18 May, 15:44
It's down to the wire now for the five contenders who have been shortlisted for the ultimate individual accolade in northern hemisphere rugby, ERC European Player of the Year 2013.
The Warriors looked dangerous with ball in hand but Toulouse continually disrupted their opponents' ball at both the scrum and lineout leaving Lineen to give a typically honest assessment of his team's failings.
"At European level, you've got to get your setpiece right," said the New Zealand-born former Scotland centre.
"On our ball, they just destroyed any chance we had of getting a platform. We showed what we can do on the odd occasion that we did get the ball, but we didn't keep it for long enough.
"The scrum killed the game. We've got to get it sorted. Our scrum doesn't become bad overnight but that was a real lesson. Every time we had a scrum on our ball, or a lineout, we weren't good enough. We're better than that. We just didn't have a platform to launch anything off - I think we just had two attacks from setpiece all game.
"It's a really harsh lesson because they didn't play that well. I think they came here for the win, they got it and they were delighted with that."
Glasgow's fate was effectively sealed in the opening 40 minutes as Toulouse crossed for three well-taken tries, the third of which has to be a contender for try of the season.
And while Lineen accepts that the Toulouse attack shares few equals, he admitted he was disappointed with elements of his side's defensive display.
"Defensively, we weren't aggressive enough," added Lineen.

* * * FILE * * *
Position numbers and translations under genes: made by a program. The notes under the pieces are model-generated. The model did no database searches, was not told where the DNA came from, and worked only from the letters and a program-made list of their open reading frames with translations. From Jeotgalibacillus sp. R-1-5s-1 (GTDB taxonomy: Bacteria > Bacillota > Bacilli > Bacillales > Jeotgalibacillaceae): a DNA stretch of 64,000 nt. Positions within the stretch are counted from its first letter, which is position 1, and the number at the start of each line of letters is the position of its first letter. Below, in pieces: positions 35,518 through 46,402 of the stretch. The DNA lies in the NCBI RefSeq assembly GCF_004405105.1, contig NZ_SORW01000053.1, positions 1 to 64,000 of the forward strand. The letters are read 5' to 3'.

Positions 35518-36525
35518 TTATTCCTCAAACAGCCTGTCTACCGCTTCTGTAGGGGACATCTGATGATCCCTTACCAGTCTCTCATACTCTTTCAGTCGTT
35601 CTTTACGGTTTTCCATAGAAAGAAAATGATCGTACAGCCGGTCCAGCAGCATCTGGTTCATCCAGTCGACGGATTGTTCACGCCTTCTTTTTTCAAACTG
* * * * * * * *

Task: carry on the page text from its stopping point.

"They're so comfortable on the ball right across the paddock so they stretch you all over the place. Our line speed was initially quite good but they just kept the ball and they came from depth and offloaded.
"We just didn't make those first-up tackles hard enough and they managed to get the ball away. We didn't manage to stop the support runner, even though we'd practiced it all week. We gave them a channel and they took it.
"We've got to be a lot more aggressive. We just can't fall off tackles and we've all got to come up in a line. Their second try stemmed from forwards jogging up and Cedric Heymans cut past three of them.
"We gave them too many early Christmas presents and they were gift wrapped at times. One thing Toulouse like is having the ball. They're the best at it and they love it. We talked about it all week and we'll talk about it next week and hopefully have a little bit more action."
Glasgow now face the daunting prospect of traveling to Toulouse for the return fixture in a week's time, a trip that few teams enjoy as far as the end result is concerned.
But the Warriors will travel in confidence, safe in the knowledge that they are one of the small minority to have broken the mould and returned home with a shock victory over the Euro kings.
Add in the fact that the Warriors kept their tryline intact during the second half in Scotland, plus the knowledge that they scored an impressive try of their own and have a squad packed with young talent for whom fear is a word that simply doesn't exit, and suddenly things don't appear as gloomy as they might ahead of Round 4.
"We didn't disgrace ourselves but we are better than that.
"The guys did show a lot of character, there's no doubt about that. They showed a lot of spirit, they never gave up and they got stuck in but, ultimately, we needed more ball and we needed to keep it for longer.
"We scored a cracking try and I thought Richie Gray and John Barclay in the forward pack were outstanding. Max (Evans) and Graeme (Morrison) in the centre and DTH van der Merwe on the wing showed that they wanted the ball and made good inroads when they got it. But we didn't get them enough ball often enough.
"The good thing is that we've got Toulouse again next week. There's areas we need to improve but we'll go over there and go for it, why not?"